Curiosity | Facts About NASA’s Nuclear Powered Mars Rover!
The Car-sized Explorer!
The Curiosity Rover is a car-sized robot sent to the Red Planet in 2011 to study the Martian climate and geology. The nuclear powered, 6-wheel rover landed on Mars in August 2012 utilizing an experimental ‘sky-crane’ system which softly lowered the rover into the Gale Crater landing zone. With an original mission length of 2 years, Curiosity has long since passed this and will continue to explore for years to come.
Curiosity’s Fast Summary Facts
- Type: Mars Rover
- Status: Ongoing
- Rover Mass: 899 kg (1,982 lbs)
- Launch Location: Cape Canaveral, Florida
- Launch Date: November 26th 2011
- Landing Date: August 6th 2012
- Distance Covered: 20+ km (12.4 miles)
- Mission Duration: 6 years+ and counting!
Interesting Fun Facts About The Curiosity Rover!
- As part of NASA’s exploration of Mars, the Mars Science Laboratory (MSL) spacecraft (which includes the Curiosity Rover) was designed to determine whether Mars ever had the conditions to support microbial life.
- An Atlas V rocket, with extra solid rocket boosters (SRBs), was used to launch the MSL spacecraft towards Mars!
- The target landing zone for Curiosity was Gale Crater; the site of an ancient Martian lake. Here Curiosity could study Mars’ sedimentary rocks in the presence of liquid water to evaluate potential past habitability!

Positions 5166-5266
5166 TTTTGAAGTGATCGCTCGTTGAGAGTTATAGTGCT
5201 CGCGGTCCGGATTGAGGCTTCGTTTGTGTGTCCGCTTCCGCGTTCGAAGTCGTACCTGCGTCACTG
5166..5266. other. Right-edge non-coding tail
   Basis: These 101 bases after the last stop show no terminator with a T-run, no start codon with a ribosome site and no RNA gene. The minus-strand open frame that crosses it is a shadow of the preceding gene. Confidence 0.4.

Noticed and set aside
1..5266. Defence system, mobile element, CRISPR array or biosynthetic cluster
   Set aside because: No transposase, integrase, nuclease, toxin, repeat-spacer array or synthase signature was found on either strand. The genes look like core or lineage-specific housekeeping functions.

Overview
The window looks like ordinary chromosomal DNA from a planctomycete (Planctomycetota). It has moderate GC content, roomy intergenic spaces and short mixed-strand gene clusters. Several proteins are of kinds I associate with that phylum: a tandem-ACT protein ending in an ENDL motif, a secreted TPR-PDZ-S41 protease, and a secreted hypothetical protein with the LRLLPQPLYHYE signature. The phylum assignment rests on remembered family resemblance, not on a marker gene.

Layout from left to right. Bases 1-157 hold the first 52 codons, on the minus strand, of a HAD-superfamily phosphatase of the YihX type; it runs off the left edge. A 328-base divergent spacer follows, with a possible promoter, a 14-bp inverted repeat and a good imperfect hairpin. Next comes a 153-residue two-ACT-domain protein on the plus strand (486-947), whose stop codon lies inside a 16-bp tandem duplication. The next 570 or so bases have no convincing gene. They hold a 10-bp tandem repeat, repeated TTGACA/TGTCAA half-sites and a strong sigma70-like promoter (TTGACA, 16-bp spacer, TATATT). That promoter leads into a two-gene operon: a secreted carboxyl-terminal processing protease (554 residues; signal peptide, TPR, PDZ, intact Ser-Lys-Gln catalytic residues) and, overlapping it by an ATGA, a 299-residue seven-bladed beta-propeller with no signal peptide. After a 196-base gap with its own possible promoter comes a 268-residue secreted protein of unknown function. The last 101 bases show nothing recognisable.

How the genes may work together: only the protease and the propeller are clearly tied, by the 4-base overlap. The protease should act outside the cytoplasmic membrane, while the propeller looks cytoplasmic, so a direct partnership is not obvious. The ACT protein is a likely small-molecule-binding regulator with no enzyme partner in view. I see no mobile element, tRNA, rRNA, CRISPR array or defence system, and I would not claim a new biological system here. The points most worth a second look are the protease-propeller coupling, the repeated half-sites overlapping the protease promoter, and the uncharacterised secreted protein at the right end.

- The Curiosity Rover is huge compared to previous Martian rovers. It has a mass of 899 kg (1,982 lb) and measures 2.9 m (9.5 ft) long by 2.7 m (8.9 ft) wide and 2.2 m (7.2 ft) high. It is quite literally the size of a small car!
- The rover also has a 2.1 m (6.9 ft) long robotic arm which holds five of its scientific instruments.
- There is a total of 80 kg (180 lbs) of scientific instruments aboard Curiosity for analysing rock samples, monitoring the climate/environment and includes 17 cameras!
- Unlike the smaller rovers Spirit and Opportunity, Curiosity is powered by a radioisotope thermoelectric generator (RTG), similar to the Viking Mars landers.
- After Curiosity’s fiery entry through Mars’ atmosphere, the rover was softly lowered to the surface (by cables) by a rocket-powered ‘sky-crane’. You can view a super cool animation of Curiosity’s landing here called the ‘Seven Minutes of Terror’!
- Curiosity landed less than 2.4 kilometres from the centre of its intended landing zone after a journey of over 560 million kilometres (350 million miles) from Earth!
- After one Martian year (687 Earth days), Curiosity had discovered enough evidence that Mars once had an environment favourable for microbial life! Even though this was likely billions of years ago...
- NASA has also determined that based on the radiation levels measured by Curiosity, that a safe long-duration crewed Mars mission in the future is possible.
- The car-sized rover has now been exploring Gale Crater for over 5 years, covering more than 20 kilometres!
- NASA’s next-generation rover, the Mars 2020 Rover, will be based off Curiosity’s design and may soon join its big brother to continue our exploration of the Red Planet!
Mars Science Laboratory
Curiosity Heat Shield
Descent of Curiosity
Curiosity Rover on Mars
Curiosity at Namib Dune
Power Source Fuel
Curiosity Mini-Drill Test
Curiosity Communication Network